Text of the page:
Ideas can...transform

Thursday, October 25, 2012

Alison Hebbs, Director of Policy and Communications
Federation for the Humanities and Social Sciences

A new idea excites its creator(s), leads to debate, and sparks discovery that drives people forward. Ideas give us hope, earn respect for those who went before us, and help us build a better place for those who will come. People with ideas enhance their communities, share knowledge with others and build connections for the future. Ideas are about being human and caring about the world.

And, ideas have changed us. You may not even know us (the Federation for the Humanities and Social Sciences), but you know the people we represent: 85,000 students, scholars and researchers in the humanities, arts and social sciences. They study everything from geography to religion to education, and they create and share knowledge that makes Canada a better place. Their ideas are ensuring better futures for the children of immigrants, leading the digital revolution and transforming healthcare to better support families.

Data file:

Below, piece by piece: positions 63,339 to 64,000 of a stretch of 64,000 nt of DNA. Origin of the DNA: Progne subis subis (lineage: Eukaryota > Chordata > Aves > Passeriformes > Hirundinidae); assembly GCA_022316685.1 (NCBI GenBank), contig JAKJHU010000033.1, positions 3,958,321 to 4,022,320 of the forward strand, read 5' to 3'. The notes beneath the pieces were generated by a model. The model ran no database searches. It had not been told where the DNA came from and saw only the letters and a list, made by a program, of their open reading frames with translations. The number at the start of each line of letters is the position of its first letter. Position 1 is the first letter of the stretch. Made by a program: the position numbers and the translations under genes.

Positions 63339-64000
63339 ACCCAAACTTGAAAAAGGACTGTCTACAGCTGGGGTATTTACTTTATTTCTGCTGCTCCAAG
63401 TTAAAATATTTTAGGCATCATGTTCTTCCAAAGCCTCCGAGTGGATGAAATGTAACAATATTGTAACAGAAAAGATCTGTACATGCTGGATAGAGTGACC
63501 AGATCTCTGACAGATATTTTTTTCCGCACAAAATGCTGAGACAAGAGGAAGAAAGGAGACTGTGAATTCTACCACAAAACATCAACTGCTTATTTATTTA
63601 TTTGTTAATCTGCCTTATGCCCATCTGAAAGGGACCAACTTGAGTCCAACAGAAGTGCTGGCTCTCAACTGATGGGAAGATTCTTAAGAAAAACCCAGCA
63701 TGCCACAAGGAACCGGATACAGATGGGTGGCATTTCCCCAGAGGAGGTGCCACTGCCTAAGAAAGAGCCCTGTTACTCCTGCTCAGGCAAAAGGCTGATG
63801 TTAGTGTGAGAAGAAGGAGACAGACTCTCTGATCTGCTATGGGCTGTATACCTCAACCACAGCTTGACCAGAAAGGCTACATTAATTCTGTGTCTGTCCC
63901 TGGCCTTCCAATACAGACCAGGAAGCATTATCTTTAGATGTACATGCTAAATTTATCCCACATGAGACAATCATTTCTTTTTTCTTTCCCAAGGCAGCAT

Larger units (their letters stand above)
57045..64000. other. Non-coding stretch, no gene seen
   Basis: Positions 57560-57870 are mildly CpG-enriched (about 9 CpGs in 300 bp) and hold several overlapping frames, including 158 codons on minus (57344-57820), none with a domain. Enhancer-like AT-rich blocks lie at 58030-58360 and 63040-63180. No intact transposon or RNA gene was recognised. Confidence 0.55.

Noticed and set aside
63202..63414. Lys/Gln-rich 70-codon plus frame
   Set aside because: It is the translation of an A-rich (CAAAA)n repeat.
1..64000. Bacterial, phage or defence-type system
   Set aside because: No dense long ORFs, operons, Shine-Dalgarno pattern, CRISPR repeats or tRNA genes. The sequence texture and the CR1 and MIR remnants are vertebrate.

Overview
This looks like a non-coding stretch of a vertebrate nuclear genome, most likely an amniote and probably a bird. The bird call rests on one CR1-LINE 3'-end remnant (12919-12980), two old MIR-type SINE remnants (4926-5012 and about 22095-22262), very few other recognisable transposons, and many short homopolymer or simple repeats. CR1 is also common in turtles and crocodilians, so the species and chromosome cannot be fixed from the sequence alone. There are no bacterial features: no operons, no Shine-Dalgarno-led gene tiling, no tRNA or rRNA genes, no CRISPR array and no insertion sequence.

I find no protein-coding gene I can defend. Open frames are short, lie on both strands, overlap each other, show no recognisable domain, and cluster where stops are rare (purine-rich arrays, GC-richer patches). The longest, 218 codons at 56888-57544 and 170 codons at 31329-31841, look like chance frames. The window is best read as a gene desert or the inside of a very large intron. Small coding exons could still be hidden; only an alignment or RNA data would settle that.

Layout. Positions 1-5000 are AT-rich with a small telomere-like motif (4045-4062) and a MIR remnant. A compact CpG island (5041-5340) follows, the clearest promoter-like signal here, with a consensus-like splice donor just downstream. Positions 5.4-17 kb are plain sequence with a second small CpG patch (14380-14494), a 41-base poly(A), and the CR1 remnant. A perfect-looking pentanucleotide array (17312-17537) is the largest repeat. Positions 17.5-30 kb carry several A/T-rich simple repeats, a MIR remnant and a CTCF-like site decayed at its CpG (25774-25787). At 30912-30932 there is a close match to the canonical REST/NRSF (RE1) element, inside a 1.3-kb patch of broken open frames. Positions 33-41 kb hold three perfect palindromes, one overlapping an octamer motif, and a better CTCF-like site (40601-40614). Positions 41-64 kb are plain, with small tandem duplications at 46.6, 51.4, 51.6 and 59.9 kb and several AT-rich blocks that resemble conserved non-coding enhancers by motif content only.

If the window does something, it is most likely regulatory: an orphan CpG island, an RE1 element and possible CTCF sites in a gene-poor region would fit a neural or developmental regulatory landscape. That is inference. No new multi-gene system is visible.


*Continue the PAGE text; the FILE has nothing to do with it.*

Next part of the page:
This work is crucial. We are at an important time in our history. Issues are global and complex; competition is serious and growing; and old approaches no longer suffice. Never before has understanding humanity, cultures, languages and behaviour been so important.

Thus, emerging from recent strategic planning and consultations, we set our communications targets very high. We want to chart a bold new course for raising awareness for and interest in the humanities and social sciences. So, we started by taking a hard look at ourselves. We asked members, leaders, partners and staff about what makes us, and what we do, important. You know what we heard? Things like, “you address the most important issues facing Canada and Canadians” and that we are a “significant force in marshalling the intellectual and political capacity of Canada.”

So, here we are. We are still “the Federation” and yes, we still (legally) have a long name. In the end, being a federation was deemed too core to who we are to abandon. But, we agreed that a public image that embraces the aspirational aspect of what we do was essential.

For almost a year, we tirelessly asked ourselves, “What in the world could possibly embody the part of us that is about creativity, about challenging, and about change?” Then it hit us. Ideas can...

Welcome to the new us.


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